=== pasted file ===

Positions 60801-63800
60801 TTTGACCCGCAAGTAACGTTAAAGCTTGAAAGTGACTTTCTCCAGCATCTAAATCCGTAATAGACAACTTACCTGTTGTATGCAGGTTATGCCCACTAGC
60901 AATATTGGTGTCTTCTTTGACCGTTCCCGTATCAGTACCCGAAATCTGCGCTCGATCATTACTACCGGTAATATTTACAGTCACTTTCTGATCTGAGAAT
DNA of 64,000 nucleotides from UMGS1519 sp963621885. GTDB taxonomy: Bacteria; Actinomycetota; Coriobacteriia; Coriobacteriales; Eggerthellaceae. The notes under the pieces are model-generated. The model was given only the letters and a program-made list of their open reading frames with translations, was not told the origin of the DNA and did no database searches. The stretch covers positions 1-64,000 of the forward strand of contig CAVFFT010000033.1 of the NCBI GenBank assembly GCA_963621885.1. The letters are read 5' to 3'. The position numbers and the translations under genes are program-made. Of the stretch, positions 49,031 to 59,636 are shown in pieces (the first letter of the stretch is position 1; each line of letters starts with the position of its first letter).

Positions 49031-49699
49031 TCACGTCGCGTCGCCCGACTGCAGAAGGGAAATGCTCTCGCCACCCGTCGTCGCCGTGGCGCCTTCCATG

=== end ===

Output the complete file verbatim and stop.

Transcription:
Positions 60801-63800
60801 TTTGACCCGCAAGTAACGTTAAAGCTTGAAAGTGACTTTCTCCAGCATCTAAATCCGTAATAGACAACTTACCTGTTGTATGCAGGTTATGCCCACTAGC
60901 AATATTGGTGTCTTCTTTGACCGTTCCCGTATCAGTACCCGAAATCTGCGCTCGATCATTACTACCGGTAATATTTACAGTCACTTTCTGATCTGAGAAT
DNA of 64,000 nucleotides from UMGS1519 sp963621885. GTDB taxonomy: Bacteria; Actinomycetota; Coriobacteriia; Coriobacteriales; Eggerthellaceae. The notes under the pieces are model-generated. The model was given only the letters and a program-made list of their open reading frames with translations, was not told the origin of the DNA and did no database searches. The stretch covers positions 1-64,000 of the forward strand of contig CAVFFT010000033.1 of the NCBI GenBank assembly GCA_963621885.1. The letters are read 5' to 3'. The position numbers and the translations under genes are program-made. Of the stretch, positions 49,031 to 59,636 are shown in pieces (the first letter of the stretch is position 1; each line of letters starts with the position of its first letter).

Positions 49031-49699
49031 TCACGTCGCGTCGCCCGACTGCAGAAGGGAAATGCTCTCGCCACCCGTCGTCGCCGTGGCGCCTTCCATG